Results

Static temperature range experiment

An experiment with M. vertebralis specimens in enclosed containers was conducted to describe the response of this species to temperature alone over a larger temperature range than the flow-through experiment. In the 34°C treatment, the first mortality was observed after 48 h of exposure. All individuals in that treatment were dead after 9 days. In the remaining treatments, no further mortality was observed until day 19 (at 32°C). At the experiment termination (day 37), mortality rates remained low in the 28°C (1.5%, SD = 2.9%), 30°C (4.4%, 1 SD = 7.7%) and 31°C (14.3%, 1 SD = 2.3%) treatments, while 61.6% (1 SD = 20.4%) of all M. vertebralis in the 32°C treatment had died.

Photophysiological parameters showed distinct differences in foraminifera at different temperature treatments over time (Fig. 1). Maximum quantum efficiency of PSII (Fv/Fm), effective quantum efficiency (ΦPSII) and apparent photosynthetic rate (Ps) were reduced in the 34°C treatment from the first measuring point after 24 h (=day 2) and all subsequent measuring points. No photophysiological measurements in this temperature group could be obtained after day 7, as no living specimens remained. Also, the 32°C treatment, and to a lesser extent the 31°C treatment, had distinctly reduced photophysiological parameters when compared to 28°C. In general, effects were more distinct in the effective quantum efficiency (e.g., 32°C, day 37: 15% reduction) and Ps (39%) when compared with the maximum quantum efficiency (8%, Fig. 1). Analysis of variance conducted for the first, last and two intermediate points in time confirmed the patterns observed, with most comparisons being highly significant (Table 1). Post hoc tests (Tukey–Kramer) revealed that maximum and effective quantum efficiency after 24 h of exposure were significantly higher in the 28°C treatment compared to all other temperatures. Averages of the photophysiological parameters at 32°C treatments were significantly below those from lower temperatures for most comparisons from day 7 onward (Table 1, post hoc tests). Some of the photophysiological parameters were also reduced at 31°C, but less consistently than at 32°C.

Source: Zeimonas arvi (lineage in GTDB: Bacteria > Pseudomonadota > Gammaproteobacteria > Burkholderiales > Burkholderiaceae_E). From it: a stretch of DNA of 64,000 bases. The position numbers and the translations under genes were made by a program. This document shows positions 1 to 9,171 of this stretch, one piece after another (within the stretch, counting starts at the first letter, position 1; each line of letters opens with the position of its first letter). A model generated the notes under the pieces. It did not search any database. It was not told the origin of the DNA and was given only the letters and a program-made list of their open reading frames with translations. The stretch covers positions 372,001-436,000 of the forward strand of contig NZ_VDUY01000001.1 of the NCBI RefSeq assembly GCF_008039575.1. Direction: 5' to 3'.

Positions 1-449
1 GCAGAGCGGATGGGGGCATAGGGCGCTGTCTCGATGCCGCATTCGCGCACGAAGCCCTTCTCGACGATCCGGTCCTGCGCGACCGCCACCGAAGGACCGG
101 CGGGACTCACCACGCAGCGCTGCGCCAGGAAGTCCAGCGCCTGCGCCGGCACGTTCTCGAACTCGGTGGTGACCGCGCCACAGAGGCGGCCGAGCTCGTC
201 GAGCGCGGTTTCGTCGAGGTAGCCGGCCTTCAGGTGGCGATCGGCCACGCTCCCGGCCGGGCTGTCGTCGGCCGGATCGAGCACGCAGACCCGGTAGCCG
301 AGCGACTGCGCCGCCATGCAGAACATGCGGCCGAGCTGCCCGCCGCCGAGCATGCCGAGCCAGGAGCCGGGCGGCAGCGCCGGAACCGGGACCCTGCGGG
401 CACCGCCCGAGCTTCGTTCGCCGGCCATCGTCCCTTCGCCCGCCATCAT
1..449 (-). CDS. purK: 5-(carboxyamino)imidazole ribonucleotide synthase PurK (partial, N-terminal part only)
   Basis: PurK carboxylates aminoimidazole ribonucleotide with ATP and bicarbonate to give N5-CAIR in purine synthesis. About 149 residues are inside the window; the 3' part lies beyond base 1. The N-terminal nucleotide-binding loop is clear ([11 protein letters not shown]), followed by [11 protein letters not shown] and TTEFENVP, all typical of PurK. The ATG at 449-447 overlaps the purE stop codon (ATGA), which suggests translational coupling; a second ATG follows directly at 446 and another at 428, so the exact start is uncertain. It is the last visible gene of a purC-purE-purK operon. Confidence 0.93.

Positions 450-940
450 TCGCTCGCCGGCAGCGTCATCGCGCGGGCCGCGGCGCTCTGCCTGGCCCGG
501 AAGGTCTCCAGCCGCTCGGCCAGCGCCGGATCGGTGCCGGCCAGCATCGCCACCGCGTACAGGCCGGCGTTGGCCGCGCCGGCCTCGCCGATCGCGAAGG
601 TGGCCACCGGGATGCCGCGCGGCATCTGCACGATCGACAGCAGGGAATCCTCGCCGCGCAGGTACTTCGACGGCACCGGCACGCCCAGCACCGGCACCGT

https://static-content.springer.com/image/art%3A10.1007%2Fs00338-011-0851-2/MediaObjects/338_2011_851_Fig1_HTML.gif
Fig. 1

Photophysiological parameters of Marginopora vertebralis exposed to 5 different temperatures during a static experiment. Note that days on the x-axes are not equidistant. Error bars represent 95% confidence intervals

Table 1

ANOVA and post hoc (Tukey–Kramer) results for photophysiological parameters of Marginopora vertebralis in the static temperature experiment

 

Day 2

Day 7

Day 16

Day 37

DF

MS

F

P

DF

MS

F

P

DF

MS

F

P

DF

MS

F

P

Maximum yield

 Temperature

4

0.13645

56.9

0.0000

4

0.04101

18.5

0.0000

3

0.02615

5.92

0.0102

3

0.01182

4.63

0.0225

 Container (T)

15

0.00240

1.61

0.0728

13

0.00222

1.91

0.0303

12

0.00442

3.94

0.0000

12

0.00255

1.88

0.0410

 Residual

212

0.00149

211

0.00116

226

0.00112

156

0.00136

 Total

231

228

241

171

Effective yield

 Temperature

4

0.13374

28

0.0000

4

0.04867

19.7

0.0000

3